MANILA, Philippines - The Philippines remains among the better growth stories in Asia as its economy is expected to continue heading north despite bumps caused by the onslaught of natural calamities, officials of Canadian insurance giant Sun Life said.
Michael Oliver G. Manuel, Sun Life’s managing director for Asia, said fund managers consider the Philippines as one of the better growth stories in the region.
“According to fund managers, it is one of the better stories in Asia, but also among the more expensive in terms of price-to-earnings (P/E) ratio,” Manuel said in a press briefing.
Manuel pointed out that emerging market outflows are returning to the developed markets as seen by large capital outflows from the markets.
He said developed markets such as Japan and the eurozone are now expected the draw the main bulk of emerging market outflows.
“Japan and the eurozone are still recovering; interest rates are still high, fixed income rates are still low,” he pointed out.
“There will be growth in these markets, but fund managers this time will have to be selective.”
Meanwhile, Sun Life officials said the Philippine economy is seen to grow by a slightly slower 6.3-percent pace this year, from 6.5 percent in 2013.
The government expects gross domestic product (GDP) growth last year at the upper end of the target 6.5- to seven-percent range. However, its 2014 growth forecast would likely be trimmed down from the earlier 6.5- to 7.5-percent range due to the impact of recent calamities, particularly Super Typhoon Yolanda.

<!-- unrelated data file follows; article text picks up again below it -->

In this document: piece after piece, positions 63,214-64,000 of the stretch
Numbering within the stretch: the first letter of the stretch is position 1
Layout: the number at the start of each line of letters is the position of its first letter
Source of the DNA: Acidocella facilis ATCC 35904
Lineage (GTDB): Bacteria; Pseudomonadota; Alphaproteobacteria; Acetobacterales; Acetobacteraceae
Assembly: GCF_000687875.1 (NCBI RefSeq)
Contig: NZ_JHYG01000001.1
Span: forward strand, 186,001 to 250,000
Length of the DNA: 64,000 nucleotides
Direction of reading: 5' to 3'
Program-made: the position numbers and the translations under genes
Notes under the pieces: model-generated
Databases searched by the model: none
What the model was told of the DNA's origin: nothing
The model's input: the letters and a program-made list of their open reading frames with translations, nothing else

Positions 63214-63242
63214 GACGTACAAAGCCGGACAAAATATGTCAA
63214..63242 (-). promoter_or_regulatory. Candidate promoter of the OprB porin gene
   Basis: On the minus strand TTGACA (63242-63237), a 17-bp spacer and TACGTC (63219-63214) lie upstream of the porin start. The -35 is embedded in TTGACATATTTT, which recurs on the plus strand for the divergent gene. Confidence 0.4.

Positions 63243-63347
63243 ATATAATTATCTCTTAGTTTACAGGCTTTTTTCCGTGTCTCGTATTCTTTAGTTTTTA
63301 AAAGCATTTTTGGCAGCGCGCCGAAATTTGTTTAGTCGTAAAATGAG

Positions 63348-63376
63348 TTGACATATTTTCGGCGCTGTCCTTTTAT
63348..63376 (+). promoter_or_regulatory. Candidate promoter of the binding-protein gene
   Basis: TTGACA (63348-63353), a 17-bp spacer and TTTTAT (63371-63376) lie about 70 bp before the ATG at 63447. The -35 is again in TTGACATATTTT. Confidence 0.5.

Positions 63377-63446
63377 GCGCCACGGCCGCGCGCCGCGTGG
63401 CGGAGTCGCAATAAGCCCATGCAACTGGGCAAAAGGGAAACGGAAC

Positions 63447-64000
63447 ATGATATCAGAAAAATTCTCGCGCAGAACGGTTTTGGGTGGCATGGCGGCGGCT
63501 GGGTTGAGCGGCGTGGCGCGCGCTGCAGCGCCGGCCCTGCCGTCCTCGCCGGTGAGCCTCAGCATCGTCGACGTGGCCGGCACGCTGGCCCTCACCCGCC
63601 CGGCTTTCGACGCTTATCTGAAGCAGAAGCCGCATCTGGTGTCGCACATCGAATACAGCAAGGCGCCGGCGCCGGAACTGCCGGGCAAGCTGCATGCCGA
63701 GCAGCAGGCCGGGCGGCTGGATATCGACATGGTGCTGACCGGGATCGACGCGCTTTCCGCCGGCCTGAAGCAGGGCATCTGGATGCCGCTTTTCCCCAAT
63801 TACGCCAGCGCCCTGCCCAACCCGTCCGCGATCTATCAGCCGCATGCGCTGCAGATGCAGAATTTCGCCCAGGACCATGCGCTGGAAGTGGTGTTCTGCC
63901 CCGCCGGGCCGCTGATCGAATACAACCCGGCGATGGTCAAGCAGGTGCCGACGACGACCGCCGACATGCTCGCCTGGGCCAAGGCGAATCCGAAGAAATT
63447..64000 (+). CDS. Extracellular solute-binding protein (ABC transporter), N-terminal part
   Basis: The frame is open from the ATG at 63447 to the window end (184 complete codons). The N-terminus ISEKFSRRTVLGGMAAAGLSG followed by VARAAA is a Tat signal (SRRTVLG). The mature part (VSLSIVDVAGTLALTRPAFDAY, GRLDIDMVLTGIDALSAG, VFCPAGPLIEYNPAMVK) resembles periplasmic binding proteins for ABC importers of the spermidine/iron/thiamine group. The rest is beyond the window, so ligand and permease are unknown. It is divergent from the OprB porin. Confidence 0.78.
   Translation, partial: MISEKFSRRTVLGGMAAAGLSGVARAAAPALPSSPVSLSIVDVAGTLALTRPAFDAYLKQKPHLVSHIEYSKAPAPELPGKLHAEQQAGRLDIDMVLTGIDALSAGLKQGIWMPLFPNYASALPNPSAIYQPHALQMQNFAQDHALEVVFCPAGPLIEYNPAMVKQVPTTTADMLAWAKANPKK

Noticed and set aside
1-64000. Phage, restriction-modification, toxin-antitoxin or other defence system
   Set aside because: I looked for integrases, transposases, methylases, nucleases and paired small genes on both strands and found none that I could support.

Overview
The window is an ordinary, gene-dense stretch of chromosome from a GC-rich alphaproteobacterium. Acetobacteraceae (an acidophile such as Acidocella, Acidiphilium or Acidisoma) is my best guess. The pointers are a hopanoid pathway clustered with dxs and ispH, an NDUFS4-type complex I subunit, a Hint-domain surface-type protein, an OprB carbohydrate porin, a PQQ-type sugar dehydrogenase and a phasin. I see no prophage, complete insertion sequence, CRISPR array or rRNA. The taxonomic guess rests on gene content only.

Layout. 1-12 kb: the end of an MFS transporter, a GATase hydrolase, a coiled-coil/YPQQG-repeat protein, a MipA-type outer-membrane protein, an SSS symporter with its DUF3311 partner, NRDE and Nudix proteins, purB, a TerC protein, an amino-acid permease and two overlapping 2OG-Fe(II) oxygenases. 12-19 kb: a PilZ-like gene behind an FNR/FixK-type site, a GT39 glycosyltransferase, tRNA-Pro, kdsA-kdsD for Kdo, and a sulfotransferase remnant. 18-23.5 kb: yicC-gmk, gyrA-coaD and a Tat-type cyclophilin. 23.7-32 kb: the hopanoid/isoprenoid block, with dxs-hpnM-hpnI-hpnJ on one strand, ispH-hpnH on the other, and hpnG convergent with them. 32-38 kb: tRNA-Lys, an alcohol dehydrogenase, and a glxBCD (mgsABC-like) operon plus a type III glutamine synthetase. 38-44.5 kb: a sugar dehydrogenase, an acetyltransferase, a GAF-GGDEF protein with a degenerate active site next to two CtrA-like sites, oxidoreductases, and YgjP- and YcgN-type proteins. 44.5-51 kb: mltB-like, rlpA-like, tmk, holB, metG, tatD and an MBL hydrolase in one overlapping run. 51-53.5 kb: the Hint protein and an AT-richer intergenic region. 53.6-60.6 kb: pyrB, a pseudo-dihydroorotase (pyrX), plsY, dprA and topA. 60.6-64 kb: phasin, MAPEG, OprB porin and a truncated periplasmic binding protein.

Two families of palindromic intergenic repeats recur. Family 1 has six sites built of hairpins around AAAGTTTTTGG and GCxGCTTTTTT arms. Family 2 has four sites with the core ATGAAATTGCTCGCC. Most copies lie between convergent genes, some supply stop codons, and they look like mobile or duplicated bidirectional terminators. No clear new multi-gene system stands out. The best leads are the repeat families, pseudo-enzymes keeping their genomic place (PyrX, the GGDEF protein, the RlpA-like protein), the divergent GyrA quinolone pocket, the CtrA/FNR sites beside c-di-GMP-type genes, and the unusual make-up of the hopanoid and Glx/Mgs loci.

Sun Life Financial chief investment officer Miquel Gerard D. Enriquez said he expects the local bourse to continue strengthening as domestic and global interest rates remain depressed.
“In the short term outlook, the Philippine Stock Exchange index (PSEi) at 6,000 is a good level, and if the full year 2013 corporate earning reports reflect strong results the index could strengthen further to 6,500,” Enriquez said during the same press briefing.
Inflation is forecast to stay with the Banko Sentral ng Pilipinas (BSP) range of 3.5 to four percent while the peso will remain weak at 45 to 45.50 to the dollar.
He added that domestic and foreign fund managers are still focused on the equity market over the fixed income or bond market.